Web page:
Please use this identifier to cite or link to this item: https://doi.org/10.3390/v10110643
Title: Humanized mouse models for the study of infection and pathogenesis of human viruses
Authors: Lai, F 
Chen, Q 
Keywords: alpha2 interferon
gamma interferon
gamma interferon inducible protein 10
granulocyte macrophage colony stimulating factor
immunoglobulin M
interleukin 1 receptor
interleukin 15
interleukin 1alpha
interleukin 23
interleukin 3
monocyte chemotactic protein 1
tumor necrosis factor
adenosine deaminase deficiency
Dengue virus
Ebolavirus
Epstein Barr virus
Flavivirus
gene expression
Hantavirus
Hepatitis B virus
Hepatitis C virus
Hepatitis delta virus
Hepatitis E virus
human
Human immunodeficiency virus
immune response
immunotherapy
influenza
life cycle
liver cell
nonhuman
Review
signal transduction
virus cell interaction
virus infection
virus particle
virus pathogenesis
virus replication
virus transmission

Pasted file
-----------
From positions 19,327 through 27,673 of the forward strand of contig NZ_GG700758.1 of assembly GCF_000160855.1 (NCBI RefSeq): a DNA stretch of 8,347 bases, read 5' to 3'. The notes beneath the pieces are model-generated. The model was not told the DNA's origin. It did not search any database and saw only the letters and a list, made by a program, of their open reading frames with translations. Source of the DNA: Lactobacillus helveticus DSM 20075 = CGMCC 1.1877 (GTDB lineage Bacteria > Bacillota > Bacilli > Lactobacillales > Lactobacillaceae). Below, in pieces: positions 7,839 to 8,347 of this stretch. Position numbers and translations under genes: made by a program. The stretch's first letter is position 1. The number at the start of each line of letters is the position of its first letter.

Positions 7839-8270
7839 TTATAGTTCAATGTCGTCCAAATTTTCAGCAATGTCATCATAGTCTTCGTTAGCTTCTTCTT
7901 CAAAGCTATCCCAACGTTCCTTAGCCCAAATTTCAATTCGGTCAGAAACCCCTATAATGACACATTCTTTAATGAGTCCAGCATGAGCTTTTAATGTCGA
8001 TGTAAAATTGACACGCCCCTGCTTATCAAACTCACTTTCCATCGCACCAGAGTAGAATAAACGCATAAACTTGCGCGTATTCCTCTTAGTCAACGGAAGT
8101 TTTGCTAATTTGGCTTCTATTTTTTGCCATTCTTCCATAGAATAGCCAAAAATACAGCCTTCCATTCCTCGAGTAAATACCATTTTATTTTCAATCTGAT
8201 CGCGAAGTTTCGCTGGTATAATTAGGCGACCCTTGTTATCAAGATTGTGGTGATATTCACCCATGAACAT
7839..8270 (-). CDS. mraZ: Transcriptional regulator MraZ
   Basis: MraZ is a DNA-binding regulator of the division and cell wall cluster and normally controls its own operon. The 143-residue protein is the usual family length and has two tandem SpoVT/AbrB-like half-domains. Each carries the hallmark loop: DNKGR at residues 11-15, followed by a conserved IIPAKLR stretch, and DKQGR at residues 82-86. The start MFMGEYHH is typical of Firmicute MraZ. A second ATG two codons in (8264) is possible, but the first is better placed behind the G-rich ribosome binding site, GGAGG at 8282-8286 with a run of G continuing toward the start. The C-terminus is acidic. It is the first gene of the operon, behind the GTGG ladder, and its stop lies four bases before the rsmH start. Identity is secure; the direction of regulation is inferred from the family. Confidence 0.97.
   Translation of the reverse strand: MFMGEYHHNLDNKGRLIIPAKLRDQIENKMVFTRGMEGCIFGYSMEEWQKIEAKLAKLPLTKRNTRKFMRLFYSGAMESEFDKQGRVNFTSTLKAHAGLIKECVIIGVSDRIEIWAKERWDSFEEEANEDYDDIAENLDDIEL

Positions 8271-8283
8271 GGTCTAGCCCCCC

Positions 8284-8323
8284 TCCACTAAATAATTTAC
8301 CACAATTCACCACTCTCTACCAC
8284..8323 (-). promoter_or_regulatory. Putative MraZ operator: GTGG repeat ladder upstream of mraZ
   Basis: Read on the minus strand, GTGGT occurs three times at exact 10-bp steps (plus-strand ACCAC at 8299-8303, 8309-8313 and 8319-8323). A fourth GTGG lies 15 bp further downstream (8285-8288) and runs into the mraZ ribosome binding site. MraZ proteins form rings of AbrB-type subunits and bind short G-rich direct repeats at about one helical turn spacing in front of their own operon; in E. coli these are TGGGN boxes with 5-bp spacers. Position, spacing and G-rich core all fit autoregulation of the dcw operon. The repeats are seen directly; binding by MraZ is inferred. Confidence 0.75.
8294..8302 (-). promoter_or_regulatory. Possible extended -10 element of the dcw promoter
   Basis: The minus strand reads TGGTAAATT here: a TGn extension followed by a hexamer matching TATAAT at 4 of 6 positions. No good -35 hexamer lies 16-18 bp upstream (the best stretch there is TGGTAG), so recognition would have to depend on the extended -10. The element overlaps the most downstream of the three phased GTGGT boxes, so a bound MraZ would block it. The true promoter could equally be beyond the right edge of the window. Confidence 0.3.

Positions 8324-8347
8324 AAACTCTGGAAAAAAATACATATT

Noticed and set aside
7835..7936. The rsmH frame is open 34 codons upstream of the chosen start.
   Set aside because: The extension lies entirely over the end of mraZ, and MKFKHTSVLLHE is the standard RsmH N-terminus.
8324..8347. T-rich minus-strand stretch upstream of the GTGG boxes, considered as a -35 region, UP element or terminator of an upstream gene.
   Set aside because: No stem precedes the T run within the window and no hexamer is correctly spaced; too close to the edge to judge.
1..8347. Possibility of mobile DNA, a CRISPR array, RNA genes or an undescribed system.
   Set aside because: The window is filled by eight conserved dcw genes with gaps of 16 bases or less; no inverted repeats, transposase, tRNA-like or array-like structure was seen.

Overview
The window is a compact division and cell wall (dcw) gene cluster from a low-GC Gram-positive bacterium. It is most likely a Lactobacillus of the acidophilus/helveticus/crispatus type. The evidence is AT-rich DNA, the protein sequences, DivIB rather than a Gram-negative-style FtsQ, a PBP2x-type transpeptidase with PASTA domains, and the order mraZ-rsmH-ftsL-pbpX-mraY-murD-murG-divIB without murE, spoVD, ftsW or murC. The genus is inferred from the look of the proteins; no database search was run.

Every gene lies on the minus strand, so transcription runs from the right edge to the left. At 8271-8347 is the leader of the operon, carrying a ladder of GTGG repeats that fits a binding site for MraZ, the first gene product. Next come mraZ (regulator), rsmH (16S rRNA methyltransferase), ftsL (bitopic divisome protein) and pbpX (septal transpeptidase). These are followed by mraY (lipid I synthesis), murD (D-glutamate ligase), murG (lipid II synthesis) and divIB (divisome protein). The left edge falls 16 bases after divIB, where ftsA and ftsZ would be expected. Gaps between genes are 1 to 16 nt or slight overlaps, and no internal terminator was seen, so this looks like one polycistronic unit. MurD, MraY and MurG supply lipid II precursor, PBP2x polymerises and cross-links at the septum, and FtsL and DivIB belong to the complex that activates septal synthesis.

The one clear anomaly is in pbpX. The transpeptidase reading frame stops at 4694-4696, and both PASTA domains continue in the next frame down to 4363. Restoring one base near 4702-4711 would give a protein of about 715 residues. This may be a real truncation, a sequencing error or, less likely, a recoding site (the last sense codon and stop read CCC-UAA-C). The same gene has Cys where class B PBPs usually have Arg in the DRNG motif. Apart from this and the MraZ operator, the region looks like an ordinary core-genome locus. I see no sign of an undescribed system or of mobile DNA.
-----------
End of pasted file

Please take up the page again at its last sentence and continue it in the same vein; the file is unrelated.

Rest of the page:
animal
disease model
mouse
pathology
SCID mouse
virology
virus infection
Animals
Disease Models, Animal
Humans
Mice
Mice, SCID
Virus Diseases
Issue Date: 2018
Publisher: MDPI AG
Citation: Lai, F, Chen, Q (2018). Humanized mouse models for the study of infection and pathogenesis of human viruses. Viruses 10 (11) : 643. ScholarBank@NUS Repository. https://doi.org/10.3390/v10110643
Abstract: The evolution of infectious pathogens in humans proved to be a global health problem. Technological advancements over the last 50 years have allowed better means of identifying novel therapeutics to either prevent or combat these infectious diseases. The development of humanized mouse models offers a preclinical in vivo platform for further characterization of human viral infections and human immune responses triggered by these virus particles. Multiple strains of immunocompromised mice reconstituted with a human immune system and/or human hepatocytes are susceptible to infectious pathogens as evidenced by establishment of full viral life cycles in hope of investigating viral–host interactions observed in patients and discovering potential immunotherapies. This review highlights recent progress in utilizing humanized mice to decipher human specific immune responses against viral tropism. © 2018 by the authors. Licensee MDPI, Basel, Switzerland.
Source Title: Viruses
URI: https://scholarbank.nus.edu.sg/handle/10635/174351
ISSN: 1999-4915
DOI: 10.3390/v10110643
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